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The Great Russian Ruse



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The Great Russian Ruse

Within hours of downing KAL 007, the Soviets located the aircraft and retrieved the Black Boxes.  The plane was near the island of Moneron, within their territorial waters.  Almost immediately, they began to both threaten and deceive U.S. forces and their allies who were searching for the same thing.  Over a period of weeks, while pretending to search for the plane, the Soviets conducted serious acts of belligerence on the high seas in international waters and carried out a complex ruse to deceive the searchers.  Confrontations escalated to the point of locking weapons on targets, even to the point of threatening with nuclear weapons. 

While the Soviets were threatening US and allied forces and actively working to deceive, they had three sets of divers (two civilian and one military) exploring the wreckage on three separate occasions.  The civilian divers were amazed at what they found and what they did not find! 

We now bring you the detailed account, taken from original sources, of the naval confrontation and the discoveries of the Soviet divers:  KAL 007, the U.S. Seventh Fleet, and the Great Russian Ruse.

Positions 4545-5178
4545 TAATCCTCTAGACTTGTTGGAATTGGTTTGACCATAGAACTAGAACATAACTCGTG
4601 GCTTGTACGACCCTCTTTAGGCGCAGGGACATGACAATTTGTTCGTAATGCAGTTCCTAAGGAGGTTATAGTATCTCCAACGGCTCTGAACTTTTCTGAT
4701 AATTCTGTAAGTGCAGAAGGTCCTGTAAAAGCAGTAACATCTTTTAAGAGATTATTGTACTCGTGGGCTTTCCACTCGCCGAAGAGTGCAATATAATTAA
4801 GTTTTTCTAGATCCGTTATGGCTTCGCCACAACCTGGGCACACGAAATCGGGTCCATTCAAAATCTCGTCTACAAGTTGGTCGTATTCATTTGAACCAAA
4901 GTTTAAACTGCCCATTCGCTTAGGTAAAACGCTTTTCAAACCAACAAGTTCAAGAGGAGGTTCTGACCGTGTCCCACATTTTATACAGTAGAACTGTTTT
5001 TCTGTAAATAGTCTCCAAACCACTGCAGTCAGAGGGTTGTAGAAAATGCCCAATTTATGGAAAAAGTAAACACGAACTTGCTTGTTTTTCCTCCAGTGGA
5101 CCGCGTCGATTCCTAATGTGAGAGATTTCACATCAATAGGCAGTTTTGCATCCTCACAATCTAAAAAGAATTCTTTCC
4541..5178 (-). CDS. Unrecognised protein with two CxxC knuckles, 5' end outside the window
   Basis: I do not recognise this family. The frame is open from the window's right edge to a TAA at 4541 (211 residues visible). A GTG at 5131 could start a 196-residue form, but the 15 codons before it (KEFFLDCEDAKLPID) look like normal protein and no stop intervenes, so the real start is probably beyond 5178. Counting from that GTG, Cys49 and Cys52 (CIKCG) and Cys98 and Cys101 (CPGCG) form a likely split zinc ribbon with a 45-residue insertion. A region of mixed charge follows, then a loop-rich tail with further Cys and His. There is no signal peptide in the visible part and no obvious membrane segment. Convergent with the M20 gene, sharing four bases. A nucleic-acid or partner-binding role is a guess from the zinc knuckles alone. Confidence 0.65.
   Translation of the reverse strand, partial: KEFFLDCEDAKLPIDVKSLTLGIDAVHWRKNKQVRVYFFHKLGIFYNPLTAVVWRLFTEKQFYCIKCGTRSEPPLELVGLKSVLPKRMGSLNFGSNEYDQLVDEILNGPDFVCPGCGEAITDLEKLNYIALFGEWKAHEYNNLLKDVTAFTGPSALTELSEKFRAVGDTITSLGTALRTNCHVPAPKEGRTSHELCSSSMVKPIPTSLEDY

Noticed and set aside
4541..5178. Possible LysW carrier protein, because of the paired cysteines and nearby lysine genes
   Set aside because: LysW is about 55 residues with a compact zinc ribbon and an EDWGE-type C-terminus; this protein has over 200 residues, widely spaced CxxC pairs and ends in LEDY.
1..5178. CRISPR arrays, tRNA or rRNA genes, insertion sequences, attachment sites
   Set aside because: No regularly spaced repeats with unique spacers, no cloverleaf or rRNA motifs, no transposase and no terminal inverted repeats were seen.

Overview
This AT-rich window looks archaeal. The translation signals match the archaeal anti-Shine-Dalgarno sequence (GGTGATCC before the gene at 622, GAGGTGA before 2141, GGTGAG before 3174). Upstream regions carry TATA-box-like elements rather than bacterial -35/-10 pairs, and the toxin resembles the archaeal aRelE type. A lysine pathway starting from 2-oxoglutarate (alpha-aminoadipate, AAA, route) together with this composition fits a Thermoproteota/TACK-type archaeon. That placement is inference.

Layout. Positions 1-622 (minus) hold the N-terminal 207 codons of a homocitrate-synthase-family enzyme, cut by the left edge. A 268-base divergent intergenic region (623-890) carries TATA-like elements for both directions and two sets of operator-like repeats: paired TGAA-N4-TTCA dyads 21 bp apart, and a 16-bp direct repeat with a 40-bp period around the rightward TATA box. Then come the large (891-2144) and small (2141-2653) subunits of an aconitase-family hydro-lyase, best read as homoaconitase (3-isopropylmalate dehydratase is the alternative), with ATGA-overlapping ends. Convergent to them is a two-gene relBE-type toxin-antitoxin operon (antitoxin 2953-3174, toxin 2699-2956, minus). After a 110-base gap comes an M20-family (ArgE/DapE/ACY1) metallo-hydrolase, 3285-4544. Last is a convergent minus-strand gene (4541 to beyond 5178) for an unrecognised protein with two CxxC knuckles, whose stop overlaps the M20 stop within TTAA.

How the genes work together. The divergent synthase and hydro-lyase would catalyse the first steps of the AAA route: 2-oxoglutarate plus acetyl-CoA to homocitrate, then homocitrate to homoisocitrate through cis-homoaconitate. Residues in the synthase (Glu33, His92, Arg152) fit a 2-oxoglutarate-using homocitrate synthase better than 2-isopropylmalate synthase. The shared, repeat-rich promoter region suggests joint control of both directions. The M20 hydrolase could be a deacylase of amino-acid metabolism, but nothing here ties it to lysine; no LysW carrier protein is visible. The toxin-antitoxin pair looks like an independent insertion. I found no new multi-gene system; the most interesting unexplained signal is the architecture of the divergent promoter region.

This presentation of the evidence has had startling confirmation in the text of a November, 1983 "Top Secret Memo" originally published in Izvestia, October 16, 1992, and now translated into English for the first time.  KGB head Victor Chebrikove and Defense Minister Dmitri Ustinov wrote Soviet Premier Uri V. Andropov as follows: 

"Imitation [Simulated] search efforts in the Sea of Japan are being performed by our vessels at present in order to disinform the US and Japan. These activities will be discontinued in accordance with a specific plan."

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Last modified: March 10, 2009

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